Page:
Gottfried Benn (1886-1956) was one of the leading German lyric poets of this century and the major spokesman of the writers of the expressionist period in Germany. A physician by profession (he practiced medicine throughout his life) he did a considerable amount of original research in his field. In poetry he stood for the exploration of novel and often extreme experiences for the expression of which he created a new language combining divergent elements from the medical, vernacular and refined poetic vocabularies, coining new expressions, using daring images, and revolutionary ideas.
A trenchant social critic, Benn exposed the dangers of our technological era and the trend toward overemphasis of the rational and intellectual. He was anything but conservative in his writings and supported unlimited creative expansion and expression. He strove for a reconciliation between the natural, instinctual basis of man and his intellect; he worked for the resolution of dichotomies characterizing our lives, inner and outer, real and unreal, natural and artificial. Benn advocated the realization of our "antinaturalistic" nature, the creation of a "cerebral reality," a "provoked Life out of the materials of dream and stimulation."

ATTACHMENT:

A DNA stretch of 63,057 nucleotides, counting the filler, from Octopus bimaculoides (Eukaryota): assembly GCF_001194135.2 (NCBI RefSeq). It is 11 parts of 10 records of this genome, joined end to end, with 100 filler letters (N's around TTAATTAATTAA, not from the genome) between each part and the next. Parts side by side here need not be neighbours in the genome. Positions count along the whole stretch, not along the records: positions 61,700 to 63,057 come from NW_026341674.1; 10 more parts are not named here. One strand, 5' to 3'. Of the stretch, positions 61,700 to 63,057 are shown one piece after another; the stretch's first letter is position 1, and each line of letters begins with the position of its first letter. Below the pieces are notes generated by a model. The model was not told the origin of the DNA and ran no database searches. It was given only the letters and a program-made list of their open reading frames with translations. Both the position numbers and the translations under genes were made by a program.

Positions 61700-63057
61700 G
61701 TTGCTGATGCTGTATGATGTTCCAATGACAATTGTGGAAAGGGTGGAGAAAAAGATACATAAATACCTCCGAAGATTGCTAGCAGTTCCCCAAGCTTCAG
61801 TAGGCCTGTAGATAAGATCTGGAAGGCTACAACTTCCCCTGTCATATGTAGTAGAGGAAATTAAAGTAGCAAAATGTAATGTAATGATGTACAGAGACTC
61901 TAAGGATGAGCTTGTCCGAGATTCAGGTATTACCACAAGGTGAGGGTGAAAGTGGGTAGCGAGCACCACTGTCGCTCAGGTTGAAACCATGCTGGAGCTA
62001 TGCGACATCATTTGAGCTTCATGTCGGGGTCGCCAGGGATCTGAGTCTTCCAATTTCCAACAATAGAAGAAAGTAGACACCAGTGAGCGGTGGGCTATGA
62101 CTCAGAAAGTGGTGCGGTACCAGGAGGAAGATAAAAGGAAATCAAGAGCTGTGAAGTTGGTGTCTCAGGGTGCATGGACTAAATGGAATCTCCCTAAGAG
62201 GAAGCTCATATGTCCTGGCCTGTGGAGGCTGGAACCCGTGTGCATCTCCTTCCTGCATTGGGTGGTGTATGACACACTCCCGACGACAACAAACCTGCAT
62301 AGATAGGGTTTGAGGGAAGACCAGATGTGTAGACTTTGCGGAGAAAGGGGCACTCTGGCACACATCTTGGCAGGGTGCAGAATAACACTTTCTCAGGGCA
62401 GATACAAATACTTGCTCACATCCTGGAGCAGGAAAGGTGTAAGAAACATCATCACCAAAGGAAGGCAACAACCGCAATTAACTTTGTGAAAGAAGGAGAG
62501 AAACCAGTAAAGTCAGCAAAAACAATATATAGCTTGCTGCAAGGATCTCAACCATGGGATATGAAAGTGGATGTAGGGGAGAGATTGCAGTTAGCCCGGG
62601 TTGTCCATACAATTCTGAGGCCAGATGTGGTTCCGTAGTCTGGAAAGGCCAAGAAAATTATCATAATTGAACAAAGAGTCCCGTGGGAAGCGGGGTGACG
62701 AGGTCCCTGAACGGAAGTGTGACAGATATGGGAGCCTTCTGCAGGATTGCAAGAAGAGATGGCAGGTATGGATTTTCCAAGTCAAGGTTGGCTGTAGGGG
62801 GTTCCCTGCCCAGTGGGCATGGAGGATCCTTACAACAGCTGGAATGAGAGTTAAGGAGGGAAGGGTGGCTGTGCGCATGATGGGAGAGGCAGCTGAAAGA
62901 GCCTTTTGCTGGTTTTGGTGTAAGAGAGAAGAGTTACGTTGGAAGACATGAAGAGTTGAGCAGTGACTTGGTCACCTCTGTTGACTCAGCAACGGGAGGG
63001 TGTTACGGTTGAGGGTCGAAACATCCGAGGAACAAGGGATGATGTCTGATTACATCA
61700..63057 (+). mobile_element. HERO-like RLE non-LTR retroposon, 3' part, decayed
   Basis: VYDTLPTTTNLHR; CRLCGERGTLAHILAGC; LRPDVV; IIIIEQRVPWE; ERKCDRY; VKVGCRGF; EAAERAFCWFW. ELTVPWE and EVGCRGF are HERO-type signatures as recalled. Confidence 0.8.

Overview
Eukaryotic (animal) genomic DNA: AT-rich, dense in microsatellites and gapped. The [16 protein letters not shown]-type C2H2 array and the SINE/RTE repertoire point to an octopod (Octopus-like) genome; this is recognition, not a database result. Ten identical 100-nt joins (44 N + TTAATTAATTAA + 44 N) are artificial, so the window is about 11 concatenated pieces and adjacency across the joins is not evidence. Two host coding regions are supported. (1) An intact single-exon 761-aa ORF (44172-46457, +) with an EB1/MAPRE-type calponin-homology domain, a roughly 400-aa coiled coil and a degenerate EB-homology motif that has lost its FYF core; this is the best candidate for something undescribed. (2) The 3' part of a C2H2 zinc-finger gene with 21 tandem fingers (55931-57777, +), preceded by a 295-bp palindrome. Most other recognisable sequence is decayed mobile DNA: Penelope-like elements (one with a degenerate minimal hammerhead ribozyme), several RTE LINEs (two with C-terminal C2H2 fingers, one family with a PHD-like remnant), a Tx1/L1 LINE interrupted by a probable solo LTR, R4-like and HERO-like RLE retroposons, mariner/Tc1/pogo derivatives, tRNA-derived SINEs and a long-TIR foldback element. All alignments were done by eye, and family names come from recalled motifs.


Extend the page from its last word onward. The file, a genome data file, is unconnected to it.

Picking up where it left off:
The essay "Provoziertes Lcben" (Provoked Life) was written in the early 1940's and appeared in the volume: "Ausdruckswelt, Essays und Aphorismen," 1949, Limes Verlag, Wiesbaden, Germany. We gratefully acknowledge the permission of the Limes Verlag, Wiesbaden, Germany, to translate and reprint this essay.
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